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Below is a SQL query I wrote to find the total number of rows by each Product ID (proc_id):

SELECT proc_id, count(*)
FROM proc
WHERE grouping_primary = 'SLB'
AND   eff_date = '01-JUL-09'
GROUP BY proc_id
ORDER BY proc_id;

Below is the result of the SQL query above:

proc_id count(*)
01  626
02  624
03  626
04  624
05  622
06  624
07  624
09  624

Notice the total counts by proc_id = '01', proc_id = '03', and proc_id = '05' are different (not equal to 624 rows as the other proc_id).

How do I write a SQL query to find which proc_id rows are different for proc_id = '01', proc_id = '03', and proc_id = '05' as compared to the other proc_id?

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If I understand your question correctly, we need more information about the structure of the rest of the table to produce anything that makes sense. –  Thorarin Jul 22 '09 at 20:33

6 Answers 6

If you know 624 is the magic number:

SELECT proc_id, count(*)
FROM proc
WHERE grouping_primary = 'SLB'
AND   eff_date = '01-JUL-09'
GROUP BY proc_id
HAVING count(*) <> 624
ORDER BY proc_id;
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First you need to define the criteria that makes '624' correct. Is it the average count(*) ? Is it the count(*) that occurs most often? Is it your favorite count(*) ?

Then you can use the HAVING clause to separate the ones that don't match your criteria:

SELECT proc_id, count(*)
FROM proc
WHERE grouping_primary = 'SLB'
AND   eff_date = '01-JUL-09'
GROUP BY proc_id
HAVING count(*) <> 624
ORDER BY proc_id;

or:

SELECT proc_id, count(*)
FROM proc
WHERE grouping_primary = 'SLB'
AND   eff_date = '01-JUL-09'
GROUP BY proc_id
HAVING count(*) <> (
  <insert here a subquery that produces the magic '624'>
 )
ORDER BY proc_id;
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3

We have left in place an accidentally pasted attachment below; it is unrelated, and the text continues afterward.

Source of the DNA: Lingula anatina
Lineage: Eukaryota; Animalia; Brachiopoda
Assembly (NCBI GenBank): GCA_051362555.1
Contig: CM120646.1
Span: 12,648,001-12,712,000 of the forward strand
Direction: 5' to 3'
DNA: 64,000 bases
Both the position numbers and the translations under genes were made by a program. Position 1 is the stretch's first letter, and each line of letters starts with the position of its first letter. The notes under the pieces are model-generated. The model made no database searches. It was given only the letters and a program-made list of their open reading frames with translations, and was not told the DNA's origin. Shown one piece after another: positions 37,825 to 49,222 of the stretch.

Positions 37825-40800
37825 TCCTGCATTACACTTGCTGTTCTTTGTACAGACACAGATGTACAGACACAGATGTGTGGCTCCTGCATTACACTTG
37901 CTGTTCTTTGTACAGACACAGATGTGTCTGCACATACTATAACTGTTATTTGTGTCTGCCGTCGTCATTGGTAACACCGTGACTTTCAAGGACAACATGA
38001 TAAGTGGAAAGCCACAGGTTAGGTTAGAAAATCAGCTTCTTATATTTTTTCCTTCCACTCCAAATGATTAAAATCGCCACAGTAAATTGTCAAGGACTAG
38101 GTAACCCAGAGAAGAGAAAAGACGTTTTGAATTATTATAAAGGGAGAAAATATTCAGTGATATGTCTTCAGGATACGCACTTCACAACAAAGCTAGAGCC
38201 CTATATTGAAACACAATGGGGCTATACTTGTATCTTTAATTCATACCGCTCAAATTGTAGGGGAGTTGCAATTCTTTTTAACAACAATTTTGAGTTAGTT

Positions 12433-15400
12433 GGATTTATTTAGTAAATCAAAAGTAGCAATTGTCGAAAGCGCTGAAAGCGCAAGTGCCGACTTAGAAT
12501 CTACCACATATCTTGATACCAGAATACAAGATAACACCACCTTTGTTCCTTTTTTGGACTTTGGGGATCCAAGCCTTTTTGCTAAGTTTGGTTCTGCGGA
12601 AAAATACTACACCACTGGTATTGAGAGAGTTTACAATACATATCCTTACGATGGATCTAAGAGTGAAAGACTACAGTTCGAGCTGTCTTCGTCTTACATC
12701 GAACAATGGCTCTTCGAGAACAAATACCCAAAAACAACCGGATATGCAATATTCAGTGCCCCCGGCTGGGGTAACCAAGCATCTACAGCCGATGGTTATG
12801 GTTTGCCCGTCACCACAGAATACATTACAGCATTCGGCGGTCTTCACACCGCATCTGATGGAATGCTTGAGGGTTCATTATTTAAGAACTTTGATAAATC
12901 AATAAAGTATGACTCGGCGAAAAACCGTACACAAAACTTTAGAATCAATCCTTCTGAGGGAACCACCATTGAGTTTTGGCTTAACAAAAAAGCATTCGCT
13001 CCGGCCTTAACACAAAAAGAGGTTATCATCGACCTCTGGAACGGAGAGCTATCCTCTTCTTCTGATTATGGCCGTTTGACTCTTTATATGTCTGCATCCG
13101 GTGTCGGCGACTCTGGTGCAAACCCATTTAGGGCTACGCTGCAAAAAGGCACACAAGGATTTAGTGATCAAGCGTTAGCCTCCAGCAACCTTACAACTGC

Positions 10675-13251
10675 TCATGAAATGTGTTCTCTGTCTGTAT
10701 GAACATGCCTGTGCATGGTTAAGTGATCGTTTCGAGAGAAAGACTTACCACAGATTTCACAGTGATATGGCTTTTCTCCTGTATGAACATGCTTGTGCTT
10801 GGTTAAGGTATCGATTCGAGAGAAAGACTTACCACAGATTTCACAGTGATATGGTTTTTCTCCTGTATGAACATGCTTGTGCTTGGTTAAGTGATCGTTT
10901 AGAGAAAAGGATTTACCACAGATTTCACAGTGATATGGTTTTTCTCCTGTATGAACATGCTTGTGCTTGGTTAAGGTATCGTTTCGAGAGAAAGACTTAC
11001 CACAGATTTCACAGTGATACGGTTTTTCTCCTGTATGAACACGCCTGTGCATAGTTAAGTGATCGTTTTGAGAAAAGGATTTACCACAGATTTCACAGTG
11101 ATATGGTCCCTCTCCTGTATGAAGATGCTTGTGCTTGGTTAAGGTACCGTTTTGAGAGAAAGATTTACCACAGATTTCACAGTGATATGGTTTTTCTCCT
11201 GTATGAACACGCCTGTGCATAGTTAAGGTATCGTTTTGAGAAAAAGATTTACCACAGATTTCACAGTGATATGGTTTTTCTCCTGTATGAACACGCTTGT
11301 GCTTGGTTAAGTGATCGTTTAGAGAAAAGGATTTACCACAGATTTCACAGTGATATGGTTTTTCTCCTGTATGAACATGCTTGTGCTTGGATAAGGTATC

+1 because of the subquery –  Philip Kelley Jul 22 '09 at 21:09

try this:

SELECT proc_id, count(*)
FROM proc
WHERE grouping_primary = 'SLB'
AND   eff_date = '01-JUL-09'
GROUP BY proc_id
HAVING count(*) <> (select count(*) from proc z where proc_id in (1) group by proc_id)
ORDER BY proc_id;
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You can't do this. For some procIds there are fewer rows with that ProcId. In other words, the rows that make that procId not have a count = 624 are rows that DO NOT EXIST. How can any query show those rows?

For the ProcIds that have too many rows, IF ( and this is big if), IF all the rows in the 624 for other procIds have some attribute that is in common with a 624 count subset of the sets that are too large, then you might be able to identify the "extra" rows, buit there is no way to identify missing rows, all you can do is identify which procIds have too many rows or too few...

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If I understand your question correctly (which is differently than the other posted answers) you want the rows that make proc_id 01 different? If that's the case, you need to join on all the columns that should be the same, and look for the differences. So, to compare 01 with 02:

 SELECT [01].*
 FROM (
    SELECT * FROM proc
    WHERE grouping_primary = 'SLB'
    AND eff_date = '01-JUL-09'
    AND proc_id = '01'
 ) as [01]
 FULL JOIN (
    SELECT * FROM proc
    WHERE grouping_primary = 'SLB'
    AND eff_date = '01-JUL-09'
    AND proc_id = '02'
 ) as [02] ON
    [01].col1 = [02].col1
    AND [01].col2 = [02].col2
    AND [01].col3 = [02].col3
    /* etc...just don't include proc_id */
 WHERE
    [01].proc_id IS NULL --no match in [02]
    OR [02].proc_id IS NULL --no match in [01]

I'm pretty sure MS Sql Server has a row hash function that may make it easier if you have a bunch of columns...but I can't think of the name of it.

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except that, as I understand the question, it is not the column values that make it different, but simply the count of rows with that procId... regardless of the column values – –  Charles Bretana Jul 22 '09 at 20:57
    
CHECKSUM is the magic row hash function –  Mark Brackett Jul 24 '09 at 15:20

Well, in order to find the extra you would use the NOT IN phrase. To find the missing rows you would need to reverse the logic. This naturally assumes that all 624 rows are the same from proc_id to proc_id.

SELECT proc_id, varying_column 
FROM proc
WHERE grouping_primary = 'SLB'
AND   eff_date = '01-JUL-09'
AND   varying_column NOT IN (SELECT b.varying_column 
                             FROM proc b
                             WHERE b.grouping_primary = 'SLB'
                             AND   b.eff_date = '01-JUL-09'
                             AND   b.proc_id = (SELECT FIRST a.proc_id
                                                FROM proc a
                                                WHERE a.grouping_primary = 'SLB'
                                                AND   a.eff_date = '01-JUL-09'
                                                AND   COUNT(a.*) = 624
                                                GROUP BY a.proc_id
                                                ORDER BY a.proc_id;))
ORDER BY proc_id, varying_column;
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